to respectable cnbmet makers and pay10g a and durable, i5 just as good s.o any which
I MUST nlt.ogether dissent f rom t h e remark fair price for i t. The individuals who, wit h- may be m entioned by me. I am not bigoted,
about it never being " worth while t o buy ou t any practical knowledge of the subject, a nd would let e>ery one practise h is own
furniture ven eered with mahogany, for a but with an o>ef1\eeni ng confidence i n their "Utethod, i.e., any one who is competent to
l ittle extra cost may procure the same own ability to distinguish between the false form an opinion, or i5 an experienced crafts-
articles in solid WOO<!,, as it is quite in- and the t rue in quality of wood or workman- man ; so, good readers among these, don't
accurate, if it may be assumed, as I presume ship, and it may b e added, act uated by a n thi nk I wish to disturb you in your p~nt
it nlay be, that the furniture. whet her solid unhealthy d esire t o pick up bargains, rely modes o f veneering. but at the same tune,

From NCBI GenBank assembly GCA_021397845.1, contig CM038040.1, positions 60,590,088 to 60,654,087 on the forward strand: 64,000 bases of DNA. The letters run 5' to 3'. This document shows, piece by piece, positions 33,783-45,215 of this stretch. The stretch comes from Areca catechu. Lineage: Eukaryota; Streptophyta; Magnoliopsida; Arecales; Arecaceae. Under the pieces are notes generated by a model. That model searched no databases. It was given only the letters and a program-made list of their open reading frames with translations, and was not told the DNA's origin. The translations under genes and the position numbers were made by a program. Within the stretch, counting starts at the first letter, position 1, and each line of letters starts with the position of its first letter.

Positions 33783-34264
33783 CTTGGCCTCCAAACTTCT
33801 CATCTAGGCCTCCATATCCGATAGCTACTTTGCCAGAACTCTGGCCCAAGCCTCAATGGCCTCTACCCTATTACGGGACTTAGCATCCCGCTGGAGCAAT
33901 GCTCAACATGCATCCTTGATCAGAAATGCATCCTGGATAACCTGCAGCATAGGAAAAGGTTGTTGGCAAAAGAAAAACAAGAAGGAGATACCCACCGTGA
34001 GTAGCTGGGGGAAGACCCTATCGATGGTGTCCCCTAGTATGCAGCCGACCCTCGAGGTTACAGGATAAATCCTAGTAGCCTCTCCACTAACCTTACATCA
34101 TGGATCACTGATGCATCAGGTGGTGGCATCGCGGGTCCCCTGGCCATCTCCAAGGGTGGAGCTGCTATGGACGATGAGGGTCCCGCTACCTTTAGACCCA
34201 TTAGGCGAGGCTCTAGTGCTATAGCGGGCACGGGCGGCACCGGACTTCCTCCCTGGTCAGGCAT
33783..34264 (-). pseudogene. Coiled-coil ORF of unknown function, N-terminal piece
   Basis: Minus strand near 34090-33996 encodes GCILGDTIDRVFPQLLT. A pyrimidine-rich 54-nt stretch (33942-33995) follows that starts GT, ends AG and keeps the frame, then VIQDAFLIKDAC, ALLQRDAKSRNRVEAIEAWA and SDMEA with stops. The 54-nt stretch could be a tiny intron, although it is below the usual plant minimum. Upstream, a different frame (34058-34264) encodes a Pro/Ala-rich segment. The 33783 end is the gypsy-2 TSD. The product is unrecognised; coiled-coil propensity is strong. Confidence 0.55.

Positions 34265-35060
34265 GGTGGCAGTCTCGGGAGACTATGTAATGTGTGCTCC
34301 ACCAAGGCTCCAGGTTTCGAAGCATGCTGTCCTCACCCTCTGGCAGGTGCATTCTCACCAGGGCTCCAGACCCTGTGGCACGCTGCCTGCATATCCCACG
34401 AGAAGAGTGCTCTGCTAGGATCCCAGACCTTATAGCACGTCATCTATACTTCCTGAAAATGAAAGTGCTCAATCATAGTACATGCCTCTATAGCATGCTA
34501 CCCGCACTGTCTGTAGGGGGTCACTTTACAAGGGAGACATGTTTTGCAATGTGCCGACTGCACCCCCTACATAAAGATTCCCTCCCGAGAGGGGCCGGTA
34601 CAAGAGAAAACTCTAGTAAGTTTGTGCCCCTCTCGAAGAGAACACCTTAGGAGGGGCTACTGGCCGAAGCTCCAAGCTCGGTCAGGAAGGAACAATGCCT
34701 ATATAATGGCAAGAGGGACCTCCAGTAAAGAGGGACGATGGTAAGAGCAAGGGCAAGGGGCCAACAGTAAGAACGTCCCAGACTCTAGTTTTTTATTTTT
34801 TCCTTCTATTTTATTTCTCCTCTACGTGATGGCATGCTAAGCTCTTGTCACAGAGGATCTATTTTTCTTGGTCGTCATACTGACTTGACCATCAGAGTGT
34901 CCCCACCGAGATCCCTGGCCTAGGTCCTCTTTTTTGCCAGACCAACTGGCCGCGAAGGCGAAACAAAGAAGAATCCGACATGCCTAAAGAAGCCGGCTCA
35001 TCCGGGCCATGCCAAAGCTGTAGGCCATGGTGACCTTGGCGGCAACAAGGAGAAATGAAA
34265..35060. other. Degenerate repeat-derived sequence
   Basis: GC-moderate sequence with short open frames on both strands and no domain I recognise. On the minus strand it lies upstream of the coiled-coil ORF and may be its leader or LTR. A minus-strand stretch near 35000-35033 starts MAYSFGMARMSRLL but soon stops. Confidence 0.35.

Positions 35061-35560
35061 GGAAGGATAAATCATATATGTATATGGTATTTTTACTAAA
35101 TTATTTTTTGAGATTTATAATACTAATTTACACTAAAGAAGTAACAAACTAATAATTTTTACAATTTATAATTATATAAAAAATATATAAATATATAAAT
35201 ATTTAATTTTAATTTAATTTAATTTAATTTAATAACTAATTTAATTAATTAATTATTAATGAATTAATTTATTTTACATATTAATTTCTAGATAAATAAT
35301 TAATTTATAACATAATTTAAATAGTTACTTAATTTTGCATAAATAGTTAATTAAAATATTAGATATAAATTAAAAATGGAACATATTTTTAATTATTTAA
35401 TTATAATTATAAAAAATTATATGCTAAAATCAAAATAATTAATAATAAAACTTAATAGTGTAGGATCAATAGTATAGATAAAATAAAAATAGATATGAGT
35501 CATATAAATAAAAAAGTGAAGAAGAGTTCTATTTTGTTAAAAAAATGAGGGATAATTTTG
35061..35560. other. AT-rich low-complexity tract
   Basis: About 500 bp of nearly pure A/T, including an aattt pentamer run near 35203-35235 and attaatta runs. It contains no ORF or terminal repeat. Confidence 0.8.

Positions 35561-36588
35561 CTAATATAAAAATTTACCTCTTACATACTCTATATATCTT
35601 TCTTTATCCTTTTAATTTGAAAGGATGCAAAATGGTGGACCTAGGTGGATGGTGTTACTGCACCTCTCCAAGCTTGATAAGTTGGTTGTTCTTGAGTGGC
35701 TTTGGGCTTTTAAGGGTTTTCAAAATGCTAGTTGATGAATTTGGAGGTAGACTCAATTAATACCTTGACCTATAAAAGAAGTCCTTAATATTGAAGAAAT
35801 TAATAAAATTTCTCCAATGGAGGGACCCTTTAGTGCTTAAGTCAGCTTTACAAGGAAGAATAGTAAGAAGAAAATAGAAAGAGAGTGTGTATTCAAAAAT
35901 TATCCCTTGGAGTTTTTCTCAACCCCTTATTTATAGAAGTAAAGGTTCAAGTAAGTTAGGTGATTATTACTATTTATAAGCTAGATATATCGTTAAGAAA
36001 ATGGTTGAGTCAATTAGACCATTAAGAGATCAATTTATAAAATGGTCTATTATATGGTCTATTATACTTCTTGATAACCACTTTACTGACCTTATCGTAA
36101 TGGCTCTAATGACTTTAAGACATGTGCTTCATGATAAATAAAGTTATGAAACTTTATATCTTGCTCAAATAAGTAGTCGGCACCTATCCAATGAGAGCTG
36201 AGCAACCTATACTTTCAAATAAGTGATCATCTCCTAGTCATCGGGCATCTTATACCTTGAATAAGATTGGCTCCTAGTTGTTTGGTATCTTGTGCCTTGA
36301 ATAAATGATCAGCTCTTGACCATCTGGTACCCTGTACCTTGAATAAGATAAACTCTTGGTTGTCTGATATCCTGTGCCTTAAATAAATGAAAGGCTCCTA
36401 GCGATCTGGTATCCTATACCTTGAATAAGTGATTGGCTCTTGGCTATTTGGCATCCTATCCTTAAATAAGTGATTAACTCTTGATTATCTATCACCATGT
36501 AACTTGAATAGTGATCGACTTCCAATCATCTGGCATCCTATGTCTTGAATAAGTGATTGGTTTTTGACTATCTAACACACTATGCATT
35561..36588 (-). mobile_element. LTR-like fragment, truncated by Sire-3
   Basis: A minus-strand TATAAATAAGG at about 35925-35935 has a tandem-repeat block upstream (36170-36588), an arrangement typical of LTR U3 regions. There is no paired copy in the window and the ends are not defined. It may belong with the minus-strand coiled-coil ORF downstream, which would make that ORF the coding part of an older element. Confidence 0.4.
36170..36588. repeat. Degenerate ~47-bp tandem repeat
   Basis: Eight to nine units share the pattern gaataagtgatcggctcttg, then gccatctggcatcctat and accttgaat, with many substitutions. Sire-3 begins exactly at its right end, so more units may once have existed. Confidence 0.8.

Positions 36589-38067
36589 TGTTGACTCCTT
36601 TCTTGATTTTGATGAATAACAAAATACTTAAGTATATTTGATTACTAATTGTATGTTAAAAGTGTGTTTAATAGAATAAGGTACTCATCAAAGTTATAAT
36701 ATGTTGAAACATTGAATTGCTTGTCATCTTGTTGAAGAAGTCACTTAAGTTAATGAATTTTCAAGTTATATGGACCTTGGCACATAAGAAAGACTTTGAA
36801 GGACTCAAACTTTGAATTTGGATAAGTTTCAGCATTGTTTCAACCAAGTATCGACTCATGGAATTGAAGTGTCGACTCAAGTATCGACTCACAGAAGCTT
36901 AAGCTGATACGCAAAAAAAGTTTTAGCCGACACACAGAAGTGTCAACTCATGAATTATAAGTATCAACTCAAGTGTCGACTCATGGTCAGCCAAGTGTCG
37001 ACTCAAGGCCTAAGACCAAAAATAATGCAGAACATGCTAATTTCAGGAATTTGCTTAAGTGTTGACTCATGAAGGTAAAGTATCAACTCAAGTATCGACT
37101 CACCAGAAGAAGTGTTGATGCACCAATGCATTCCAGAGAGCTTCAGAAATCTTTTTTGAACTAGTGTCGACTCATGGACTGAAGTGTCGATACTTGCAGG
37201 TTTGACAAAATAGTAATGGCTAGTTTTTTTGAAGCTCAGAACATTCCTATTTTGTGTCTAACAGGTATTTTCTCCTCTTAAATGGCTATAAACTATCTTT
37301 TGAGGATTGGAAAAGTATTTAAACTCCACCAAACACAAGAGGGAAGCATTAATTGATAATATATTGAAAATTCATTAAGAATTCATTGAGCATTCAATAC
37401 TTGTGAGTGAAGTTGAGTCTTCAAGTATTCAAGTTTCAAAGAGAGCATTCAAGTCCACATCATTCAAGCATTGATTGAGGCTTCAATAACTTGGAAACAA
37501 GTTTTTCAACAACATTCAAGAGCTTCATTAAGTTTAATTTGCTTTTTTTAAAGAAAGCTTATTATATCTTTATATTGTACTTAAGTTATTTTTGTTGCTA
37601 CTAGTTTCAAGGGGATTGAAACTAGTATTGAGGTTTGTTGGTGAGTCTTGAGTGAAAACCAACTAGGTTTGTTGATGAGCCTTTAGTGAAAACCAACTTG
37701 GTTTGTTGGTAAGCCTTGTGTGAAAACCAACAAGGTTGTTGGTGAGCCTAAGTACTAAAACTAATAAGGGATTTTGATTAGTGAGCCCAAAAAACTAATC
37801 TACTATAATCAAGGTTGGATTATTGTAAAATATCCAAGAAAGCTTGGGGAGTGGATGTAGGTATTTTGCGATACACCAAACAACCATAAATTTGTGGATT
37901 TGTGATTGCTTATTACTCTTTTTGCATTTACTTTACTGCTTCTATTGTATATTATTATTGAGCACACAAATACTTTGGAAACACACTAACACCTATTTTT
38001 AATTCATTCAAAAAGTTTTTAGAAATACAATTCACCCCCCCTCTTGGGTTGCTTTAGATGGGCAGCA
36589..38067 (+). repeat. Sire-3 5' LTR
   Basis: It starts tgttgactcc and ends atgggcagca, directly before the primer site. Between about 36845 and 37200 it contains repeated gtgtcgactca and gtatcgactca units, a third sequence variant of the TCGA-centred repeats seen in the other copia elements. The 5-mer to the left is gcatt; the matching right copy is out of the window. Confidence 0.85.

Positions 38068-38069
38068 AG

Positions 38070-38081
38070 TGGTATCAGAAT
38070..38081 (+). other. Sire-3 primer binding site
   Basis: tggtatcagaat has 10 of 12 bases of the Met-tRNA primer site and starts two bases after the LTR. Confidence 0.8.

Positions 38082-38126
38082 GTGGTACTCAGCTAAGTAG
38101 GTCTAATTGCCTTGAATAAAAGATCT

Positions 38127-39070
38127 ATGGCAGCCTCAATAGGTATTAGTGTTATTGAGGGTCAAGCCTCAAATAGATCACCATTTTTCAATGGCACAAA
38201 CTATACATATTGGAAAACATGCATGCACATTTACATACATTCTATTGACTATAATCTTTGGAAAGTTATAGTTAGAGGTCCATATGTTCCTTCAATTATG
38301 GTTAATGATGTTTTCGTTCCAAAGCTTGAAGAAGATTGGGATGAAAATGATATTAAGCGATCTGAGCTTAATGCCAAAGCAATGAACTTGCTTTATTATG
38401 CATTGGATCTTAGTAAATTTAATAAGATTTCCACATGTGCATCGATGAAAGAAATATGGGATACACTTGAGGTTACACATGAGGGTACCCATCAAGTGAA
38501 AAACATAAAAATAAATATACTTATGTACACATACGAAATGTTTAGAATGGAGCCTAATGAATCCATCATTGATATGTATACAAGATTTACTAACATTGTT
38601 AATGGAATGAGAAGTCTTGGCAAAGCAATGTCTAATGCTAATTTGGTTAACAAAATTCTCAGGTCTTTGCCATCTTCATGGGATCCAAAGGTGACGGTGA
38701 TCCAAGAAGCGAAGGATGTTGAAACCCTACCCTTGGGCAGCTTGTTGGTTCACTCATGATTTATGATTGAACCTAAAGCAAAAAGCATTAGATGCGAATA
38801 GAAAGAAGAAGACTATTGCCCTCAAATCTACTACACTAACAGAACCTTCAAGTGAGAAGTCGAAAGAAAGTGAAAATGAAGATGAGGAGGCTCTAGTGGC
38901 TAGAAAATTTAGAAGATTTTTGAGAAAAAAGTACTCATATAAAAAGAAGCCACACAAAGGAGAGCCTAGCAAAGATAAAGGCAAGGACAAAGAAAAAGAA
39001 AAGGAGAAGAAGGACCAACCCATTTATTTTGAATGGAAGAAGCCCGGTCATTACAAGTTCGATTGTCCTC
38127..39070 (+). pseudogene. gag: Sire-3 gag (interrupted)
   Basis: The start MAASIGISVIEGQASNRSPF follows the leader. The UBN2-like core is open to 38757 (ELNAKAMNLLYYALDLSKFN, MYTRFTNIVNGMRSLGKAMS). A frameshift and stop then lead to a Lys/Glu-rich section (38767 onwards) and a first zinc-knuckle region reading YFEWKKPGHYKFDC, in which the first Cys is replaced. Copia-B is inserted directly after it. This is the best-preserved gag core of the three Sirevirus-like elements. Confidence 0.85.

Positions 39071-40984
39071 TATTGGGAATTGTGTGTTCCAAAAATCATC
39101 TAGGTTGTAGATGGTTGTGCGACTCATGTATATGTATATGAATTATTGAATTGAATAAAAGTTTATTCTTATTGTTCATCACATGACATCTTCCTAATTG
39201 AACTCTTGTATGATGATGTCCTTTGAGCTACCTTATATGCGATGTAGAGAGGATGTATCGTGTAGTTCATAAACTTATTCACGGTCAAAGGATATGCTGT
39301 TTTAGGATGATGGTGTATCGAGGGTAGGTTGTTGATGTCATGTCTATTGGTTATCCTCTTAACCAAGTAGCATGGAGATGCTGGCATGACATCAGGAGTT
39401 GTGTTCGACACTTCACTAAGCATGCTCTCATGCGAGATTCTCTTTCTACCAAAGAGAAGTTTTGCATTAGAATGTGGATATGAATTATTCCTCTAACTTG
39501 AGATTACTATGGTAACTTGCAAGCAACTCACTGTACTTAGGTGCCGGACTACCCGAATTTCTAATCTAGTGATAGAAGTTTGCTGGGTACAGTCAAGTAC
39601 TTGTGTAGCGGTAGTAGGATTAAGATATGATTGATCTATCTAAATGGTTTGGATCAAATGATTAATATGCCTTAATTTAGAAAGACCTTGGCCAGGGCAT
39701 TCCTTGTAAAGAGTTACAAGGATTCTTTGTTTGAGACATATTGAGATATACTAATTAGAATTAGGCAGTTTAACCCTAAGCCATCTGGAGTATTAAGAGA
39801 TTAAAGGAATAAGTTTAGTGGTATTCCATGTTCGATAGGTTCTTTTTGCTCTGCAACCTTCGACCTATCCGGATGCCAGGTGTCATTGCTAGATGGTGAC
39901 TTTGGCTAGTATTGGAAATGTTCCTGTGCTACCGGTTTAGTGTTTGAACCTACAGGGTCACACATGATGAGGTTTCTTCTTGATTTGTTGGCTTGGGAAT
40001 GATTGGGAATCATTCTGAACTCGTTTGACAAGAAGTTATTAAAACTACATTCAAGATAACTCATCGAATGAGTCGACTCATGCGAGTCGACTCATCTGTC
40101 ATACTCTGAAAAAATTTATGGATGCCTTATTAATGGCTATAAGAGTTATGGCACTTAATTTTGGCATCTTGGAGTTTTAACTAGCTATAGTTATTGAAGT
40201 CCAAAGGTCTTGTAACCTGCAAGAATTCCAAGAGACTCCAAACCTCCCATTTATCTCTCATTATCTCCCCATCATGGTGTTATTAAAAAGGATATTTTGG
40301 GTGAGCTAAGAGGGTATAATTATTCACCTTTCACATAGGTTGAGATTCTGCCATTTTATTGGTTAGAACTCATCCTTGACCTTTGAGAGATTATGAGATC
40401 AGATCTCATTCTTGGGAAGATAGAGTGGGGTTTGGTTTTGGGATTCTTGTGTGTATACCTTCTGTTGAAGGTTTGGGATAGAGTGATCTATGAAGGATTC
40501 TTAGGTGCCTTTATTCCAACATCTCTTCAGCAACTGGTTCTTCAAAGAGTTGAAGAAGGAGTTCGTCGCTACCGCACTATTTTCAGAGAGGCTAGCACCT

or ven eered, i.s to be goOd, that is properly on their own judgment, are principally to b e please remember t hat the operations to be
made and finished. If it is to be only credited w it h t he immense qua ntity of slop described, h owever t hey d iffer from yours.
common Curtain Road stuff, then certain ly furniture which is made and sold. It is not also quite reliable. I say t hi5 with full
the case is rather different, for rubbish can made for sensible people, but for the other kn owledge that the practice of veneering is
be bad at almost an y price. sort ; a n d as according to the sage of C helsea, s ubject t o many Yariations in d etail, and
The fact is that the cost is n ot altogether the majority belong to this other sort, it that men equally rom petent to form sound
regul.ated. by the wood being veneered or woul d be >ery remarkable if a certain pro- opini ons difi'er materially in their n e1\S as
n ot, i.~, so far as labour is concerned. It portion of f urniture as well as other thtngs to what is best ; also, I cannot forget that
depends far m ore on the value of the >eneer. were n ot p repared for their special d electa- discussions about practical methods are not